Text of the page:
Failure Is An Option And Other Advice From Millennial Marketing Genius Everette Taylor
Marketing executive and serial entrepreneur Everette Taylor, 26, shot up from out of nowhere to become a shining star in Silicon Valley’s tech universe. The founder and CEO of the marketing firm MilliSense also adds his contributions to start-ups and established organisations such as GrowthHackers, Sticker Mule, Qualaroo and United Way to his list of successes. Meanwhile, he’s partnered with NFL Player Brandian Ross on a clothing line, Unity Over Self, to raise money for children with autism. He’s also an influential voice in the call for diversity and gender inclusion in the tech community.
It seems like Taylor, from Richmond, Va., now living in Downtown Los Angeles, is in the position to take whatever he wants. He’s young, accomplished, creative, talented and driven. But here’s what you mightn’t get on your first pass: Taylor was homeless at 17 during his senior year of high school. “I’ve come a long way and battled many obstacles to get where I am today, but knowing where I was just eight years ago keeps me level headed,” he said, “I understand how blessed I am and how much more harder I have to work to get to where I want to be.”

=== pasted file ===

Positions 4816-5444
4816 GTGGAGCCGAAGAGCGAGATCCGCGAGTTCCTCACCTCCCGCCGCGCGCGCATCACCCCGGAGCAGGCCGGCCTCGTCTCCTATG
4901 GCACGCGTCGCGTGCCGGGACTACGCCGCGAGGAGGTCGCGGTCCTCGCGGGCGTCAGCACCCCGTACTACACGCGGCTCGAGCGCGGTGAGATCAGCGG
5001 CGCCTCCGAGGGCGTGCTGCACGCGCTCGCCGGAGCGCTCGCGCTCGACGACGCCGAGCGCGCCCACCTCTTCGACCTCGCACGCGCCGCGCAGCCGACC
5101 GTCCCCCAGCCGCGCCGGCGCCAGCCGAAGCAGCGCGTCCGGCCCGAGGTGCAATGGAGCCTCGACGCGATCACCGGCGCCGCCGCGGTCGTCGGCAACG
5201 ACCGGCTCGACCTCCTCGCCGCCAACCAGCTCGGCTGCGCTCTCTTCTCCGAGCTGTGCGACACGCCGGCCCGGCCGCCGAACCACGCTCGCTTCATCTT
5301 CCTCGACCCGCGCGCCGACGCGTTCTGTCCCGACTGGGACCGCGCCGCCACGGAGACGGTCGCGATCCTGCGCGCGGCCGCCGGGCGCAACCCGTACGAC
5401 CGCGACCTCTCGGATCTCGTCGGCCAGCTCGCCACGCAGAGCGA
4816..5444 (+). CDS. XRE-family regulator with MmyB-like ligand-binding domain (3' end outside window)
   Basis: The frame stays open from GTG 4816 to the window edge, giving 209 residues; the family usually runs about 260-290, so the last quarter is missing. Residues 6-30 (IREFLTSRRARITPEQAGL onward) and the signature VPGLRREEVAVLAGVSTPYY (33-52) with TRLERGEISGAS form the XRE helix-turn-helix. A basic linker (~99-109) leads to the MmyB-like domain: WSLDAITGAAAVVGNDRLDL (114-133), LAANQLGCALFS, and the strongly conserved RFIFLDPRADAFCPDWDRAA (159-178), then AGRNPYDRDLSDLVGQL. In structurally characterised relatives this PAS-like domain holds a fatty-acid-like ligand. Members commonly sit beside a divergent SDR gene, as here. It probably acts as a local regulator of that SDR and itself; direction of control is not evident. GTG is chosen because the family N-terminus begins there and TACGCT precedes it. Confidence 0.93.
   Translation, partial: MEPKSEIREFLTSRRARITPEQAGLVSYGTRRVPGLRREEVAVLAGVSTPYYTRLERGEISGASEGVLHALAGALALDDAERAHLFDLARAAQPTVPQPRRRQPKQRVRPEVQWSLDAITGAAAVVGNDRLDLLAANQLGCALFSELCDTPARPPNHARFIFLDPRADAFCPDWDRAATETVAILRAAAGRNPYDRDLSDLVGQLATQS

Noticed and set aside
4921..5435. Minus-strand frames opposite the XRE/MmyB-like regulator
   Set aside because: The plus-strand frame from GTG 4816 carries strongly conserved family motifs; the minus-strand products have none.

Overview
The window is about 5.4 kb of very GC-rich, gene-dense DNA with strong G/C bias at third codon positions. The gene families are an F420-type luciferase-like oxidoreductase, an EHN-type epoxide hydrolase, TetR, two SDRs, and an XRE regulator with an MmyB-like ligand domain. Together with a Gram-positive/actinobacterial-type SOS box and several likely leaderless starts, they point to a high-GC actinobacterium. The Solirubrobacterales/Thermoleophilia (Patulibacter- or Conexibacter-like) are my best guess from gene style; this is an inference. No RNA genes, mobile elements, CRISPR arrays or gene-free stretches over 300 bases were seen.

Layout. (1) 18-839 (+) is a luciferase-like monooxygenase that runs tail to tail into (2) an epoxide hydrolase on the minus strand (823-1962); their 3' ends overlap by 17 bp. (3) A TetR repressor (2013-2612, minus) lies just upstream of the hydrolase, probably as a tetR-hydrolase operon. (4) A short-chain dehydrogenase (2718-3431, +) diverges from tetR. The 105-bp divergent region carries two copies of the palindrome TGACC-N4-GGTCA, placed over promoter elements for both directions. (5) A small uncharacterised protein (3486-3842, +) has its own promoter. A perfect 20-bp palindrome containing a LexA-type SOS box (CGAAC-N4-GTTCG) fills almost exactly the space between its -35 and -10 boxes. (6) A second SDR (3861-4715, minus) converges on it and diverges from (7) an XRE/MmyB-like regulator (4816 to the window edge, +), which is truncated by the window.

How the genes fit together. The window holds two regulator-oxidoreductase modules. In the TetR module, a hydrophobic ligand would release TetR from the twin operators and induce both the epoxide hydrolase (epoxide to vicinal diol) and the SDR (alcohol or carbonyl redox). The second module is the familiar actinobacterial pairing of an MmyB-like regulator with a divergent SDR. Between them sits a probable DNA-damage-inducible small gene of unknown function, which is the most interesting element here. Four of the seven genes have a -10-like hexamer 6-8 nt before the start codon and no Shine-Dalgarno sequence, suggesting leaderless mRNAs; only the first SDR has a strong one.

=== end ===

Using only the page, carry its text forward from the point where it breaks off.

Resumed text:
Taylor started out shoveling snow, washing car windows and making a few bucks here and there from other menial tasks. He’d use the money to pay for motels and interview clothes. Finally, he got a job at CVS, and soon after, applied to college. “When I got to college I took my first official job with United Way as a marketer and the rest is history,” he says.
Millennials need to be multitalented, cautious
Taylor is acutely aware that Millennials today face different challenges than their parents or grandparents did. “In the past, I feel that you could get away with having a single skill set and accounting help to start a business. Millennials need to be a lot more versatile than their parents , equipping themselves with several skills that include becoming more technically sound and capitalizing on the digital space,” he said. “Millennials want to make their mark, they don’t want to just follow in the footsteps of those before them.”
This translates to a more competitive market for finding jobs and starting businesses: “Millennials have to go above and beyond to have that competitive advantage over their peers. They have to stay hungry, constantly learn, and maintain discipline to want to get better at their craft and not get comfortable.”